Self-knowledge and scepticism

Erkenntnis 40 (2):165-184 (1994)
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Abstract

Donald Davidson has argued that 'most of our beliefs must be true' and that global scepticism is therefore false. Davidson's arguments to this conclusion often seem to depend on externalist considerations. Davidson's position has been criticised, however, on the grounds that he does not defeat the sceptic, but rather already assumes the falsity of scepticism through his appeal to externalism. Indeed, it has been claimed that far from defeating the sceptic Davidson introduces an even more extreme version of scepticism according to which we cannot even know the contents of our own minds. This paper argues that these criticisms are mistaken and that Davidson does indeed have grounds to argue that scepticism is false. The externalism that figures in Davidson's antisceptical arguments is shown to be merely an element in Davidson's overall holism according to which the very possibility of having beliefs that could be true or false depends on most of those beliefs being true and their contents known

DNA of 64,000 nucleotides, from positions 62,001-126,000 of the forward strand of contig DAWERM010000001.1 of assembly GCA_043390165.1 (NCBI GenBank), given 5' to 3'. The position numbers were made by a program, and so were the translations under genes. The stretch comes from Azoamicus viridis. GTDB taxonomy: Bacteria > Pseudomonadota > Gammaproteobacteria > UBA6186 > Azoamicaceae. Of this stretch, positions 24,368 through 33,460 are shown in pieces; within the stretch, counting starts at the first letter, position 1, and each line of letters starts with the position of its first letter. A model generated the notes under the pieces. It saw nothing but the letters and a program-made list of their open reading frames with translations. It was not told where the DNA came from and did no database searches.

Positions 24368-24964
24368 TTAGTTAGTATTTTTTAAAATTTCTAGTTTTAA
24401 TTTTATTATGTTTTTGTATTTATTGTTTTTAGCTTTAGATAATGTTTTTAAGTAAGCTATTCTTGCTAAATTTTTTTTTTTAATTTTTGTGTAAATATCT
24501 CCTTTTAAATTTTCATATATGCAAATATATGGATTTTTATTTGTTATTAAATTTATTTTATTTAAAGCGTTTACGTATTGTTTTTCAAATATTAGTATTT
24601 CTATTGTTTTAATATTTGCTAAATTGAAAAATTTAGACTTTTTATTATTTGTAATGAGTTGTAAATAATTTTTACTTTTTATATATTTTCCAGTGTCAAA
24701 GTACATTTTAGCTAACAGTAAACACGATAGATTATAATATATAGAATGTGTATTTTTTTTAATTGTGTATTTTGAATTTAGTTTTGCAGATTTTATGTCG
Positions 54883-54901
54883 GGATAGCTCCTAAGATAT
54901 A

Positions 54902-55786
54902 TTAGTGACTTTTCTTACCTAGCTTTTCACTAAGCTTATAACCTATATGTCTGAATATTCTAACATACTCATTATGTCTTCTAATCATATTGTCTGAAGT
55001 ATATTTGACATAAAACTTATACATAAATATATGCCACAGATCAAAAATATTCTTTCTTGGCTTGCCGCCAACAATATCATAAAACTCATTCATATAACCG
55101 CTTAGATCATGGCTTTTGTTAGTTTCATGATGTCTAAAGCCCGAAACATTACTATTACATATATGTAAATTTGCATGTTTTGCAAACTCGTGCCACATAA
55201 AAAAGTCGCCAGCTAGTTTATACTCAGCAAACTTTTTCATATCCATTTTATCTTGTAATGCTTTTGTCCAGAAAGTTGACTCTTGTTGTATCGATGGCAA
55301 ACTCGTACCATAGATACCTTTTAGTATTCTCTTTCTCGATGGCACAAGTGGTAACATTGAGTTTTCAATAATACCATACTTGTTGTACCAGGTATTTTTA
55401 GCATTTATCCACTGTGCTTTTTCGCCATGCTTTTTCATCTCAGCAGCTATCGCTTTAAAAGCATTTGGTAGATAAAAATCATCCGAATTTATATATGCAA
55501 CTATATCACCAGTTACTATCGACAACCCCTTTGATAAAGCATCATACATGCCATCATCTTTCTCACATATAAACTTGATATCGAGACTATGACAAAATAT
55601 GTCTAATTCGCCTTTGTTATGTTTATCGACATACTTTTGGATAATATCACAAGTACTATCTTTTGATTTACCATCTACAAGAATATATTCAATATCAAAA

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Jeff Malpas
University of Tasmania

Citations of this work

Idealist Origins: 1920s and Before.Martin Davies & Stein Helgeby - 2014 - In Graham Oppy & Nick Trakakis (eds.), History of Philosophy in Australia and New Zealand. Dordrecht, Netherlands: Springer. pp. 15-54.

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References found in this work

The Varieties of Reference.Gareth Evans - 1982 - Oxford: Oxford University Press.
On Certainty (Ed. Anscombe and von Wright).Ludwig Wittgenstein - 1969 - New York and London: Harper Torchbooks.
Individualism and the Mental.Tyler Burge - 1979 - Midwest Studies in Philosophy 4 (1):73-122.
Tractatus logico-philosophicus.Ludwig Wittgenstein - 1922 - Filosoficky Casopis 52:336-341.

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